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Not Prince Hamlet

"Full of high sentence, but a bit obtuse."

Faking It

Wednesday, November 30, 2005

If you were to walk into the "office" in my apartment on any given day, you would see about seven different library books lying in various places: the desk, the chair, the floor. All of them have markers in them, attesting that they've been read--at least partly. But it is a rare occasion when I get through one of them cover to cover (here's an exception, an 80 page opus).

Last night I picked up (from the floor) Eugene Peterson's The Contemplative Pastor. This book was all the buzz among my pastorally-oriented classmates in seminary, so I had read pieces of it. But not all of it. Last night I picked up the chapter entitled, "Lashed to The Mast." Here's a money quote from the chapter:

" . . . the image aspects of pastoring, the parts that require meeting people's expectations, can be faked. We can impersonate a pastor without being a pastor. The problem, though, is that while we can get by with it in our communities, often with applause, we can't get by with it within ourselves."

Recognizing the potential fallout resulting from an admission that I've been "faking it" as a pastor, let me simply add a hearty "Amen!" to Peterson's assertion. It can be faked. In fact, you'll probably be more successful and healthy in the calling if you are faking it much of the time. Because so much of what you have to go on day in and day out is people's expectations of you and their expressions of whether or not those expectations are being met.

The problem is that our expectations of pastors are more conditioned by cultural images of success or therapy than they are by the gospel of Jesus. We want pastors to be ever-present advice givers, or we want them to be well-groomed images of certainty and prosperity. What we most certainly don't want is a human being who bleeds like we bleed, sins like we sin, and fails like we fail. Peterson's image of the pastor as the one who is lashed to the mast by her calling is good because it understands this, and it insists that the faithfulness (not success) of the pastor is largely the charge of his congretation.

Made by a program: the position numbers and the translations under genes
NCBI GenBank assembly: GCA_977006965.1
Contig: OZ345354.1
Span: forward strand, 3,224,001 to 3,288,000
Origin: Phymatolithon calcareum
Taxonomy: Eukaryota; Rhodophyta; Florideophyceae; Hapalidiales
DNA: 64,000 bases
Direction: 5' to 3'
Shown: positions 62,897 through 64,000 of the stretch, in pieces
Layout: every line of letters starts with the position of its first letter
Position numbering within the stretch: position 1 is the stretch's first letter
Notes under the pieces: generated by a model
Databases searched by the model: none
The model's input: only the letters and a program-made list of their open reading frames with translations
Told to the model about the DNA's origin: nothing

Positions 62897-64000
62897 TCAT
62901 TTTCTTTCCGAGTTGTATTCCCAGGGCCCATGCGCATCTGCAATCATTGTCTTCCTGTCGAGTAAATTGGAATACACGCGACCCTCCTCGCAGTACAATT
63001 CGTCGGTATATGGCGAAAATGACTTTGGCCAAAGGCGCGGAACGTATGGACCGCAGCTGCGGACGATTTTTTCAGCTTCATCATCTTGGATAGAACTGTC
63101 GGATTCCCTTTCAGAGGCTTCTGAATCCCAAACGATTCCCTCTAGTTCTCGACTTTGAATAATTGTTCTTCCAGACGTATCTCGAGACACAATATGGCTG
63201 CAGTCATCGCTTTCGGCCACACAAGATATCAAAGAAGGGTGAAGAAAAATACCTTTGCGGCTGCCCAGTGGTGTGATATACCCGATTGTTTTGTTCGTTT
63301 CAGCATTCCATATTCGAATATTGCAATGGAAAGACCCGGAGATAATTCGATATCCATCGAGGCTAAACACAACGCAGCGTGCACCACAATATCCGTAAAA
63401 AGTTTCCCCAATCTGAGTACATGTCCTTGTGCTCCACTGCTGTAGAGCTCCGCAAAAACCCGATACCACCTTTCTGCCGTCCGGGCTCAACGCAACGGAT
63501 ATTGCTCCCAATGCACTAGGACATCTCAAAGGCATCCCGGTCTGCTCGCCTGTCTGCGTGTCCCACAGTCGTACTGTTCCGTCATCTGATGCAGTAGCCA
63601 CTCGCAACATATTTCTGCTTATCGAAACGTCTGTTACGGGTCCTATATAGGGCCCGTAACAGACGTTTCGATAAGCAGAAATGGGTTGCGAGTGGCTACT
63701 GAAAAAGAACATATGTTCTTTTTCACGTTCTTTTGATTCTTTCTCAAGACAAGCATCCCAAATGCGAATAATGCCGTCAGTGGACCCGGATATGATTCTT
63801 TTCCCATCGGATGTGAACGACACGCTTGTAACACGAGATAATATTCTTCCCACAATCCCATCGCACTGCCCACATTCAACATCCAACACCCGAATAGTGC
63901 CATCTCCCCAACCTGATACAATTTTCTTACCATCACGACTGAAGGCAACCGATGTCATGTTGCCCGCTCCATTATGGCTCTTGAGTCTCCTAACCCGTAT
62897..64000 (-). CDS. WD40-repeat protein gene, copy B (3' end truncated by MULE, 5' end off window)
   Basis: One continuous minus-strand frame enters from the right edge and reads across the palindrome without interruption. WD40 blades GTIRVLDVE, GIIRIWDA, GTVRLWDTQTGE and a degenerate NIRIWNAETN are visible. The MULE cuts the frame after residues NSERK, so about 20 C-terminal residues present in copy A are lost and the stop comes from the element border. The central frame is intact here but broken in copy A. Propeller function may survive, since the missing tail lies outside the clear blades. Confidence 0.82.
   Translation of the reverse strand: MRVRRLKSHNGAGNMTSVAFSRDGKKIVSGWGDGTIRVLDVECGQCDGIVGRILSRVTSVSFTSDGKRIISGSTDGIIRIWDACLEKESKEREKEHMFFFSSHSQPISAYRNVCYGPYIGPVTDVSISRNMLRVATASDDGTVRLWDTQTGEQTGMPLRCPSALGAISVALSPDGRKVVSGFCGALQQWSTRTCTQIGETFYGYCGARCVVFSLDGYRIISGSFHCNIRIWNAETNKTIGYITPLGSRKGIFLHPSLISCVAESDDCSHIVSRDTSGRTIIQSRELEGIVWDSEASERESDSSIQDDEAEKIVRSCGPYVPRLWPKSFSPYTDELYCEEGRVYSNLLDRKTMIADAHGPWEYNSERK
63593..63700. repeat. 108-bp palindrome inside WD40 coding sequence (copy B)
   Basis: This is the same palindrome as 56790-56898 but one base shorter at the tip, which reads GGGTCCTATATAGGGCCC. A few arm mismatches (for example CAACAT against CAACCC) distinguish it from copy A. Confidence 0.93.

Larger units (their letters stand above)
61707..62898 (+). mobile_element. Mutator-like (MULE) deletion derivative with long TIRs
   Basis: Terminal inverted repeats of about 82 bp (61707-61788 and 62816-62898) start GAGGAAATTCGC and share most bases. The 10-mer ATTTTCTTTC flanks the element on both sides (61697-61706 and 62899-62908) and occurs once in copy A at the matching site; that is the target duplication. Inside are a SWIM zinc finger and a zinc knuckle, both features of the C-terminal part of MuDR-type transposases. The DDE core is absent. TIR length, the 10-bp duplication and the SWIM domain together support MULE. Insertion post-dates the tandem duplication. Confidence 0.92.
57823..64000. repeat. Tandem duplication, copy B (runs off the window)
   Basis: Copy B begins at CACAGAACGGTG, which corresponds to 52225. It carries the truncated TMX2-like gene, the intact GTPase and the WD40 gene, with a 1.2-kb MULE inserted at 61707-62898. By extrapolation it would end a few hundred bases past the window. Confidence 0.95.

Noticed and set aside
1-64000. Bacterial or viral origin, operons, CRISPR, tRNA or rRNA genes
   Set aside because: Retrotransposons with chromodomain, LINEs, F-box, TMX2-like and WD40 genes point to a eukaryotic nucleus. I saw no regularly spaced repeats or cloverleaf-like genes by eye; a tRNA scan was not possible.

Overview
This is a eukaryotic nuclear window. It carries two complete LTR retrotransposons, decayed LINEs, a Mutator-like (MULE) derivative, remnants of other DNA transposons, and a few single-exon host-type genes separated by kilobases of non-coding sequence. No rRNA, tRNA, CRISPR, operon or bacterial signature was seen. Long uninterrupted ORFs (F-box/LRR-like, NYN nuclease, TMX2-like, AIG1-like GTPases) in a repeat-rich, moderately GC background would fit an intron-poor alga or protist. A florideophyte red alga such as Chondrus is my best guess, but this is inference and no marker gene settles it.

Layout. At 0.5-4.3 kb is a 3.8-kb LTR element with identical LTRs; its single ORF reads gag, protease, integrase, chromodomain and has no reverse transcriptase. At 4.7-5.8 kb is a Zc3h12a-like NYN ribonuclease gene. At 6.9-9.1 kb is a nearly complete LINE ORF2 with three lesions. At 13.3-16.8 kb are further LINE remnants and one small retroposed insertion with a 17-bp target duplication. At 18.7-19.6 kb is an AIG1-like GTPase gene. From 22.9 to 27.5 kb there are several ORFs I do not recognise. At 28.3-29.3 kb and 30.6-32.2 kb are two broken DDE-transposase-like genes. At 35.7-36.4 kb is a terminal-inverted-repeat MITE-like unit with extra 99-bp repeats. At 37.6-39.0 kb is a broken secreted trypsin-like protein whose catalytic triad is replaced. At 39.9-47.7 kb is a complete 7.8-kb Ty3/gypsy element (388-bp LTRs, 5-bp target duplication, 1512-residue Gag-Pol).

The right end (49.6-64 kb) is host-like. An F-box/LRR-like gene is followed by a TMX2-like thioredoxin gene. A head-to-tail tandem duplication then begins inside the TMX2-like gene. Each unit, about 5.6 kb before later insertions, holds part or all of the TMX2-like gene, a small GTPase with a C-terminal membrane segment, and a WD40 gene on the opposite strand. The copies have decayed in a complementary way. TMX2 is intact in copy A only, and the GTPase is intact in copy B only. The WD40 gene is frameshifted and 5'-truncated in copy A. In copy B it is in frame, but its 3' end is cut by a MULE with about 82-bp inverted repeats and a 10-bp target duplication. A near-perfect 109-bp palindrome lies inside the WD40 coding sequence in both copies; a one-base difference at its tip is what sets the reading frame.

To lash a pastor to the mast of the ship is to say, in Peterson's words, "We know you are launched on the same difficult belief venture in the same dangerous world as we are. We know your emotions are as fickle as ours, and your mind is as tricky as ours. That is why we are going to ordain you and why we are going to exact a vow from you." It is to proclaim a counter-cultural preference for the messy-ness of a real pastor over against the shining therapeutic image of one we have all come to expect.


posted by Not Prince Hamlet, 5:25 AM


Don't we all, at some point or another, feel as though we are faking it? No matter our vocation or calling?

I almost wonder if it isn't part of being human and fallible. Wouldn't it almost seem transendental not to fear the world might find out we don't really know what we're doing?

A wise man once said, "The Christian's life isn't defined by what he does, but by what he doesn't do." Our life isn't defined by the sin (i.e. faking it) because of Christ's atonement; it's defined by the sin Christ helps us overcome - the victories.

Perhaps the question we should ask ourselves is why this expectation is placed on pastors in the first place.
commented by Anonymous Anonymous, 10:39 PM  
I think pastors have probably asked for it. As the culture around the church has shifted, pastors have strained for new roles to define their calling, and the ones that have been most meaningful have been therapist and CEO. I think most pastor's are happy with the trade-off involved because, at the very least, the role gives them a defined place of importance both in the church and in the world. The problem arises when we realize that the gospel is patently not about feeling like we have a secure place.
commented by Blogger Rocky, 5:41 AM  
Peterson is amazing stuff. It will screw you up and rebuild you all at the same time.
commented by Blogger Scott, 12:44 PM  

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